Impending USD LIBOR Discontinuation: Key Considerations for Latin America Loan Market
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This article sets out certain key considerations specific to the Latin American loans market that may arise in transitioning legacy USD LIBOR loans to SOFR and supplements our earlier article published on December 6, 2022 on the impending USD LIBOR discontinuation.
While legal requirements for the transition may vary across the region, below is a brief overview of issues that parties with USD LIBOR exposure may face.
1. Amendment or Replacement of Promissory Notes: International cross-border financings in the region frequently feature a promissory note governed by the laws of the borrower's home country, which qualifies as a titulo ejecutivo or otherwise entitles the lenders to enforce payment against the borrower through summary proceedings.
There is no uniform approach in Latin America to transitioning such promissory notes to SOFR. For example, in some LatAm jurisdictions, promissory notes may already be styled with no reference to a particular interest rate benchmark, thus obviating the need for any action. In other jurisdictions in Latin America, promissory notes or other local law debt instruments will need to be amended or supplemented (such as through an allonge or a reconocimiento de deuda). There may also be some countries where the transition cannot be implemented via an amendment to the promissory note without risking its status as a titulo ejecutivo, and consequently promissory notes may need to be replaced or exchanged.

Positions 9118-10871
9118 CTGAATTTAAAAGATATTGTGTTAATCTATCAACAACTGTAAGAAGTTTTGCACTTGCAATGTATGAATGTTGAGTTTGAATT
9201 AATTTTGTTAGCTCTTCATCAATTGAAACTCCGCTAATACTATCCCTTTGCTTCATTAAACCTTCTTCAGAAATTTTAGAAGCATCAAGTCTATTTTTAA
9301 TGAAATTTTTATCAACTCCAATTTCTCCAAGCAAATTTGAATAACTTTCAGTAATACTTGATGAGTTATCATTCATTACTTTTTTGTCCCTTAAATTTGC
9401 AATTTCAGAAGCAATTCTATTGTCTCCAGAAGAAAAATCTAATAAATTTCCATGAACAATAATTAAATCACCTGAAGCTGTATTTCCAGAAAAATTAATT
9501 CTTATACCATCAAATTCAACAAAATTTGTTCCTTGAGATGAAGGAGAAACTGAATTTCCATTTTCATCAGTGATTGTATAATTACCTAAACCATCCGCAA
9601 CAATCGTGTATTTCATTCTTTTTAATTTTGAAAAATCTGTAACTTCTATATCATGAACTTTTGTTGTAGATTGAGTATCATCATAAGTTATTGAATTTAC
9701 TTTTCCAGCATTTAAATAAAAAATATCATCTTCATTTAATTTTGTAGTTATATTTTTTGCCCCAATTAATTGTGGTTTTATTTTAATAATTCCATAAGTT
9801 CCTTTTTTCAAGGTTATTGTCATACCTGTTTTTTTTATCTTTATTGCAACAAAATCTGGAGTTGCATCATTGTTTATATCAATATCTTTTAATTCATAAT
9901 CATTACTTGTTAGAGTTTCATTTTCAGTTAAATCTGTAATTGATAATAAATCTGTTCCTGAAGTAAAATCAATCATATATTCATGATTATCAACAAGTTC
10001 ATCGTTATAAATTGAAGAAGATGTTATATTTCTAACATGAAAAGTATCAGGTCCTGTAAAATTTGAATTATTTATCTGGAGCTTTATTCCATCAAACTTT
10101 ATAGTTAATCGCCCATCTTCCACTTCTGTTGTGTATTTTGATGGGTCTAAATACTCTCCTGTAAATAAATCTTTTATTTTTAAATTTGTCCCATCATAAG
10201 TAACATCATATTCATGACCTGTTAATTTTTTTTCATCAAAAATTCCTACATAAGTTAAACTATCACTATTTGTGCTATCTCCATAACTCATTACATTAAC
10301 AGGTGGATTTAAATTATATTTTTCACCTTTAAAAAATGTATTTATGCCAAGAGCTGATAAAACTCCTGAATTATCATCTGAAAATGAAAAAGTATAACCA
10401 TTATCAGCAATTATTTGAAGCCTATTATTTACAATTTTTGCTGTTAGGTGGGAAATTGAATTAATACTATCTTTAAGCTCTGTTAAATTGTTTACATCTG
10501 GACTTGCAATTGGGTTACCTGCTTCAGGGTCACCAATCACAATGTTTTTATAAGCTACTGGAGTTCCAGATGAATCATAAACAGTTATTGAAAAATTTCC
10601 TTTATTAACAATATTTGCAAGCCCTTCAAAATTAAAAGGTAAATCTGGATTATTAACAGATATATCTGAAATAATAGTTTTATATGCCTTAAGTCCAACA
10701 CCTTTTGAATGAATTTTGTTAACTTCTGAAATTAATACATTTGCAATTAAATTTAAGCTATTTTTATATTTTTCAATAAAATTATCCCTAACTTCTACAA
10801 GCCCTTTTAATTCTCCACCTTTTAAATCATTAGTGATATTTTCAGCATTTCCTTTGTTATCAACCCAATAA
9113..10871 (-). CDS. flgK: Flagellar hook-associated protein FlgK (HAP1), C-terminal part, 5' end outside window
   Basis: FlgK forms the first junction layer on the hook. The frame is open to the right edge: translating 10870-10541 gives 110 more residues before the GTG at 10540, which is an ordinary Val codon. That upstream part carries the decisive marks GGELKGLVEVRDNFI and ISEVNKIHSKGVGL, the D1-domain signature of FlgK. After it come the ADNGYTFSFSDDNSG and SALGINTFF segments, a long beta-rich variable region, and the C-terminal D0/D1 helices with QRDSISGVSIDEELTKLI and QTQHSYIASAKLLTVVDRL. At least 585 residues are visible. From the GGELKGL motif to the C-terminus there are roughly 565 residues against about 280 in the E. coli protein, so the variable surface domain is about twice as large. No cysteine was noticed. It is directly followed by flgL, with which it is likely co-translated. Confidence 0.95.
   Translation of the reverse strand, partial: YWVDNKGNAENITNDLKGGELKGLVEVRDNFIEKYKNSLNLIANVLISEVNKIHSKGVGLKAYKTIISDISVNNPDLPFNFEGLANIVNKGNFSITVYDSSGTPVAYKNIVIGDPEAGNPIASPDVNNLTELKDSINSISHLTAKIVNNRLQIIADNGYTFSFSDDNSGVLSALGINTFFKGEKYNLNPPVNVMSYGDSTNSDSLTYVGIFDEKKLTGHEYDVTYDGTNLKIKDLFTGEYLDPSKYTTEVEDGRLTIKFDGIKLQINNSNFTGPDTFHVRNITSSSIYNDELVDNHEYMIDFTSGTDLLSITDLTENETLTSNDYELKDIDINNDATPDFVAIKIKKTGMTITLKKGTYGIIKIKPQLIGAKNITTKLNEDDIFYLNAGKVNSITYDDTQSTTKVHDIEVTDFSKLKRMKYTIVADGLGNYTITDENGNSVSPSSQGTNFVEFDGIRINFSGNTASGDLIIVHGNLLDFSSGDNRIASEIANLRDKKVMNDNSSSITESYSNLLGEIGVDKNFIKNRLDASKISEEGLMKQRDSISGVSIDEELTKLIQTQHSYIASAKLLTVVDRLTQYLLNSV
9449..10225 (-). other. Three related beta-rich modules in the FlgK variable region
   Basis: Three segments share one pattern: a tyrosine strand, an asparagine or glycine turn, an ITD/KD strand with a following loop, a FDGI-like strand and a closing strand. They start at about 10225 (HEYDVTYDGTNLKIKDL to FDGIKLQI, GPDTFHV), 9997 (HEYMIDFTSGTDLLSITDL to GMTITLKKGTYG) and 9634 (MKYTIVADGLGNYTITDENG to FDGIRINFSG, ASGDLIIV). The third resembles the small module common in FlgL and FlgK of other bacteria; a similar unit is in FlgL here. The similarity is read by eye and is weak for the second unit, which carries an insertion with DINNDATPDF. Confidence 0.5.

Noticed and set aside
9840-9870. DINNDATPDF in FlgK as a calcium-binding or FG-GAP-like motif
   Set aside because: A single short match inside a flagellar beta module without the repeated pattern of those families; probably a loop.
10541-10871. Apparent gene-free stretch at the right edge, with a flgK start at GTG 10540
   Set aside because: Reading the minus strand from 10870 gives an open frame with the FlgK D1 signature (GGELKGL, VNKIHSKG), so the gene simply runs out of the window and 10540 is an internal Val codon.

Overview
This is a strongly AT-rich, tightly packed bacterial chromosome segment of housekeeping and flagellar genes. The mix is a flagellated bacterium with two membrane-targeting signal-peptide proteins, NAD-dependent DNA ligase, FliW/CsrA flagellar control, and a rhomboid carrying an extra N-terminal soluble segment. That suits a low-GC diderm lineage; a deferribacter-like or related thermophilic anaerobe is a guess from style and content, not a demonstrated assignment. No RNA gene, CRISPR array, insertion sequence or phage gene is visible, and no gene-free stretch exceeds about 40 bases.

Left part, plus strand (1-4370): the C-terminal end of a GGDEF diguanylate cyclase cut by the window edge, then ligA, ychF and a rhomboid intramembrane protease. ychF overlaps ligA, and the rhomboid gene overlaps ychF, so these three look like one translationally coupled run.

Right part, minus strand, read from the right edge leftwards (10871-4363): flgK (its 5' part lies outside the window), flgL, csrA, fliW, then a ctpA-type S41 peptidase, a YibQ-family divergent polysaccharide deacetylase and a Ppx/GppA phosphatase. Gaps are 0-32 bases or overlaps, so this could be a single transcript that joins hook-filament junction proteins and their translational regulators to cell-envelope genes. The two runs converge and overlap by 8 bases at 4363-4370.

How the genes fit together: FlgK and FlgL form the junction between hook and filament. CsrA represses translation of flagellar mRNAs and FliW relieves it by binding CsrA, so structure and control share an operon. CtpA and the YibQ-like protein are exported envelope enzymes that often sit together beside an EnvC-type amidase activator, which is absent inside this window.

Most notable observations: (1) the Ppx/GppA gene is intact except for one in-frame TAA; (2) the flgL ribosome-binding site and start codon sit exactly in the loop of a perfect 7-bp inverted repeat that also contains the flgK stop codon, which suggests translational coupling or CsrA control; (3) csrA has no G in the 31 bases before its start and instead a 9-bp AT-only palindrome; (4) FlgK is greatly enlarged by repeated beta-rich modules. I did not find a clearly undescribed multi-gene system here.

In all cases, borrowers and lenders should consult with counsel in each applicable jurisdiction and take any appropriate steps in order to avoid adverse legal consequences.
2. Reaffirmations of Collateral: In some jurisdictions in Latin America, an interest rate amendment to a secured loan agreement may be considered a material substantive change to the underlying secured obligation and could potentially be used by third parties to claim that the security interest under a local collateral document became unperfected or at least unperfected to the extent of the difference between the original interest rate (being LIBOR) and the new interest rate (being SOFR plus a credit adjustment spread). Even if lenders get comfortable that, from a commercial standpoint, there is no difference between the two, the unavailability of USD LIBOR after June 30, 2023 may mean that this delta is not capable of being verified, potentially creating some uncertainty in the status of the collateral.